Supplementary Material

Data supplement:

Notes

Declaration of interest

C.G.F. authored the self-help manual used in this trial.

References

1. Russell G. Bulimia nervosa: an ominous variant of anorexia nervosa. Psychol Med 1979; 9: 429–48. [PubMed]
2. Hay P, Bacaltchuk J. Bulimia nervosa. Clin Evid 2003; 10: 1070–84. [PubMed]
3. Wilson GT, Shafran R. Eating disorders guidelines from NICE. Lancet 2005; 365: 79–81. [PubMed]
4. Walsh BT, Wilson GT, Loeb KL, Devlin MJ, Pike KM, Roose SP, et al. Medication and psychotherapy in the treatment of bulimia nervosa. Am J Psychiatry 1997; 154: 523–31. [PubMed]
5. Mitchell JE, Pyle RL, Eckert ED, Hatsukami D, Pomeroy C, Zimmerman R. A comparison study of antidepressants and structured intensive group psychotherapy in the treatment of bulimia nervosa. Arch Gen Psychiatry 1990; 47: 149–57. [PubMed]
6. Agras WS, Rossiter EM, Arnow B, Schneider JA, Telch CF, Raeburn SD, et al. Pharmacologic and cognitive–behavioural treatment for bulimia nervosa: a controlled comparison. Am J Psychiatry 1992; 149: 82–7. [PubMed]
7. Sysko R, Walsh BT. A critical evaluation of the efficacy of self-help interventions for the treatment of bulimia nervosa and binge-eating disorder. Int J Eat Disord 2008; 41: 97–112. [PubMed]
8. Stefano SC, Bacaltchuk J, Blay SL, Hay P. Self-help treatments for disorders of recurrent binge eating: a systematic review. Acta Psychiatr Scand 2006; 113: 452–9. [PubMed]
9. Hay PP, Bacaltchuk J, Stefano S, Kashyap P. Psychological treatments for bulimia nervosa and binging. Cochrane Database Syst Rev 2009; 7: CD000562. [PubMed]
10. Crow S, Mussell MP, Peterson C, Knopke A, Mitchell JE. Prior treatment received by patients with bulimia nervosa. Int J Eat Disord 1999; 25: 39–44. [PubMed]
11. Mussell MP, Crosby RD, Crow SJ, Knopke AJ, Peterson CB, Wonderlich SA, et al. Utilization of empirically supported psychotherapy for individuals with eating disorders: a survey of psychologists. Int J Eat Disord 2000; 27: 230–7. [PubMed]
12. von Ranson KM, Robinson KE. Who is providing what type of psychotherapy to eating disorder clients? A survey. Int J Eat Disord 2006, 39: 27–34. [PubMed]
13. Lavori PW, Dawson R. Adaptive treatment strategies in chronic disease. Ann Rev Med 2007; 59: 443–53. [PMC free article] [PubMed]
14. Agras WS, Crow SJ, Halmi KA, Mitchell JE, Wilson GT, Kraemer HC. Outcome predictors for the cognitive behavior treatment of bulimia nervosa: data from a multisite study. Am J Psychiatry 2000; 157: 1302–8. [PubMed]
15. Mitchell JE, Halmi K, Wilson GT, Agras WS, Kraemer H, Crow S. A randomized secondary treatment study of women with bulimia nervosa who fail to respond to CBT. Int J Eat Disord 2002; 32: 271–81. [PubMed]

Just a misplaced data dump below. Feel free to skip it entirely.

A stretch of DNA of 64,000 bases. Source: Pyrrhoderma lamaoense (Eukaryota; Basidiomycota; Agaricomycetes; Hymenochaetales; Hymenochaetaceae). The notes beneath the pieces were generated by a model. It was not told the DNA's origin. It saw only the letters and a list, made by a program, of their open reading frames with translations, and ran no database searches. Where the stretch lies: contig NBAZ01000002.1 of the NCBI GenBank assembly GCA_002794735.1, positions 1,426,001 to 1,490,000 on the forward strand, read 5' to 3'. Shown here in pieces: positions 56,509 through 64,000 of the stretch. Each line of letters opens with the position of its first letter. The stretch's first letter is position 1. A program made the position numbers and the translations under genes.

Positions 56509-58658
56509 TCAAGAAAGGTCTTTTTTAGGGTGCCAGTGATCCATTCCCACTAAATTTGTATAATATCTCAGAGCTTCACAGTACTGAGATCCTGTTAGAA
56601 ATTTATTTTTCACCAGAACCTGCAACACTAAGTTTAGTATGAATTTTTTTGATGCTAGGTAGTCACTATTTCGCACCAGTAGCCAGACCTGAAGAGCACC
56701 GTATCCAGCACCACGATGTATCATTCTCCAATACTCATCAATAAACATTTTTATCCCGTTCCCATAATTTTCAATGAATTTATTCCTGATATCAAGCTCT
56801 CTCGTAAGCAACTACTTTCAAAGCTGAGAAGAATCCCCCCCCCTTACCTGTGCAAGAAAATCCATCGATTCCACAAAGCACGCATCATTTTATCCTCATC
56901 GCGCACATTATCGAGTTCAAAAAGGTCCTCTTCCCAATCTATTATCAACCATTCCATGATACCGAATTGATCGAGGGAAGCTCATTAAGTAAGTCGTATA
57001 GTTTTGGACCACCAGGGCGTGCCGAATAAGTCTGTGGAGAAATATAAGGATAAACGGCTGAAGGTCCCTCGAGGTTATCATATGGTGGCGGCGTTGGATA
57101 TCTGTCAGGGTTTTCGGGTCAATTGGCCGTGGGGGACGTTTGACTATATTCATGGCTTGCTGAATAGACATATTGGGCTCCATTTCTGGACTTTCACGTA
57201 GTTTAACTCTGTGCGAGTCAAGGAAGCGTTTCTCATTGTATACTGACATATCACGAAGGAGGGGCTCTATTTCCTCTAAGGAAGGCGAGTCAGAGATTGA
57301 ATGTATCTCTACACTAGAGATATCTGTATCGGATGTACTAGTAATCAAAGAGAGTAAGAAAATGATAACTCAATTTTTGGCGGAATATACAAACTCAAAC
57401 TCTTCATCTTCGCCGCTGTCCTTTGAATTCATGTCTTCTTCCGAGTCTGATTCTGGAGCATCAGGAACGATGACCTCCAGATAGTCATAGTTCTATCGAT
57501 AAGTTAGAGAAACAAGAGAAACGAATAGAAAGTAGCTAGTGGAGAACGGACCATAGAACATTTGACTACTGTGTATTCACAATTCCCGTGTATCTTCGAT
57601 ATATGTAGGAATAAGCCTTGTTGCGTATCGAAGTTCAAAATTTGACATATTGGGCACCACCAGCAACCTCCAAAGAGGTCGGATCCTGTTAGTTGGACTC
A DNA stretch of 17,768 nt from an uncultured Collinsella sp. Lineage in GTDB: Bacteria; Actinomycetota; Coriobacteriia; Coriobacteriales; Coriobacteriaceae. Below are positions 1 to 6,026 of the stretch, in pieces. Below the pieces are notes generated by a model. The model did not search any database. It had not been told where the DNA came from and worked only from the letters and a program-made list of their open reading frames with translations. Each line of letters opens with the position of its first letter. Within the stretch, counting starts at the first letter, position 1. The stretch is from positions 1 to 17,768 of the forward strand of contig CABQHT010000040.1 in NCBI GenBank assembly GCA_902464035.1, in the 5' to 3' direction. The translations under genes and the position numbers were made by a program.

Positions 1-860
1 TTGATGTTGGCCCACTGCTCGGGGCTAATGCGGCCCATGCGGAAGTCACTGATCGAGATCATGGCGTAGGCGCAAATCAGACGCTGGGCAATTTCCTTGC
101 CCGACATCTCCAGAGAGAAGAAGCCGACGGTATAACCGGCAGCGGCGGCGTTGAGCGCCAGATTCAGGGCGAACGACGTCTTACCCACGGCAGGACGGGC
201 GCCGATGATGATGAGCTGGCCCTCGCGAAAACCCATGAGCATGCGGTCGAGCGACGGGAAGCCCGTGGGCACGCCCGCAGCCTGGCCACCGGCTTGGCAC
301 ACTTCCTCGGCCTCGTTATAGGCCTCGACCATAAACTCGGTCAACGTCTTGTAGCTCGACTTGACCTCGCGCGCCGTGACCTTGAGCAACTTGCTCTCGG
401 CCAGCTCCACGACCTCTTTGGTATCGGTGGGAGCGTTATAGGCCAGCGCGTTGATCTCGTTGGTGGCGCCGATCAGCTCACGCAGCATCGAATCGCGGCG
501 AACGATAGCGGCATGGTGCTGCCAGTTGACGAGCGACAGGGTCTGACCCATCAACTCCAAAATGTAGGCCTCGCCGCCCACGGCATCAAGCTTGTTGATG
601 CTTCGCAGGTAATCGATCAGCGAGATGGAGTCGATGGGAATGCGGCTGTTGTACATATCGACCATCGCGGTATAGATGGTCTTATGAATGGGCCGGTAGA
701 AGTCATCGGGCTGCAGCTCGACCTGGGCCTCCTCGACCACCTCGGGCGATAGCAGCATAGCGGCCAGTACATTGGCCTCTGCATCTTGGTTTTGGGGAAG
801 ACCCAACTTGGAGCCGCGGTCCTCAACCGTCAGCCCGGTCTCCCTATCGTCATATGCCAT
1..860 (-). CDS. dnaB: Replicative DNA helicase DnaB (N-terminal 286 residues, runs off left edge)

16. Weissman J, Bothwell S. Assessment of social adjustment by patient self-report. Arch Gen Psychiatry 1976; 33: 1111–5. [PubMed]
17. Fairburn CG, Cooper Z. The Eating Disorders Examination (12th edition). In Binge Eating: Nature, Assessment, and Treatment (eds CG Fairburn, GT Wilson): 317–60. Guilford Press, 1993.
18. American Psychiatric Association. Diagnostic and Statistical Manual of Mental Disorders (4th edn) (DSM–IV). APA, 1994.
19. Agras, WS, Walsh T, Fairburn CG, Wilson GT, Kraemer HC. A multicenter comparison of cognitive-behavioural therapy and interpersonal psychotherapy for bulimia nervosa. Arch Gen Psychiatry 2000; 57: 459–66. [PubMed]
20. Fairburn CG, Kirk J, O’Connor M, Cooper PJ. A comparison of two psychological treatments for bulimia nervosa. Longer-term effects of interpersonal psychotherapy, behaviour therapy, and cognitive behaviour therapy. Behav Res Ther 1985; 24: 629–43.
21. Fairburn CG, Jones R, Peveler RC, Hope RA, O’Connor M. Psychotherapy and bulimia nervosa. Longer-term effects of interpersonal psychotherapy, behaviour therapy, and cognitive behaviour therapy. Arch Gen Psychiatry 1993; 50: 419–28. [PubMed]
22. Fairburn CG. Overcoming Binge Eating. Guilford Press, 1995.
23. First MB, Gibbon M, Williams JBW, Spitzer R. Structured Clinical Interview for DSM–IV Personality Disorders. Patient Edition (SCID–II. Version 2.0). Biometrics Research Department, New York State Psychiatric Institute, 1995.
24. First MB, Spitzer R, Gibbon M, Williams JBW. Structured Clinical Interview for DSM–IV Axis I Disorders. Patient Edition (SCID-I/P. Version 2.0). Biometrics Research Department, New York State Psychiatric Institute, 1995.
25. Mazure CM, Halmi KA, Sunday SR, Romano SJ, Einhorn AM. The Yale–Brown–Cornell Eating Disorder Scale: development, use, reliability and validity. J Psychiatr Res 1994; 28: 425–45. [PubMed]
26. Beck AT, Ward CH, Mendelson M, Mock J, Erbaugh J. An inventory for measuring depression. Arch Gen Psychiatry 1961; 4: 561–71. [PubMed]
27. Beck AT, Steer RA, Garbin MG. Psychometric properties of the BDI: twenty-five years of evaluation. Clin Psychol Review 1988; 8: 77–100.
28. Stunkard AJ, Messick S. The three-factor eating questionnaire to measure dietary restraint, disinhibition and hunger. J Psychosom Res 1985; 29: 71–83. [PubMed]
29. Bailer U, de Zwaan M, Leisch F, Strnad A, Lennkh-Wolfsberg C, El-Giamal N, et al. Guided self-help versus cognitive–behavioral group therapy in the treatment of bulimia nervosa. Int J Eat Disord 2004; 35: 522–37. [PubMed]
30. Treasure J, Schmidt U, Troop N, Tiller J, Todd G, Keilen M, et al. First step in managing bulimia nervosa: controlled trial of therapeutic manual. BMJ 1994; 308: 686–9. [PMC free article] [PubMed]
31. Goldstein DJ, Wilson MG, Thompson VL, Potvin JH, Rampey Jr AH. Long-term fluoxetine treatment of bulimia nervosa. Fluoxetine Bulimia Nervosa Research Group. Br J Psychiatry 1995; 166: 660–6. [PubMed]

Articles from Royal College of Psychiatrists Open Access are provided here courtesy of Royal College of Psychiatrists

Related citations in PubMed

See reviews...See all...

Cited by other articles in PMC

See all...

Links

  • Compound
    Compound
    PubChem Compound links
  • PubMed
    PubMed
    PubMed citations for these articles
  • Substance
    Substance
    PubChem Substance links

Recent Activity

Your browsing activity is empty.

Activity recording is turned off.

Turn recording back on

See more...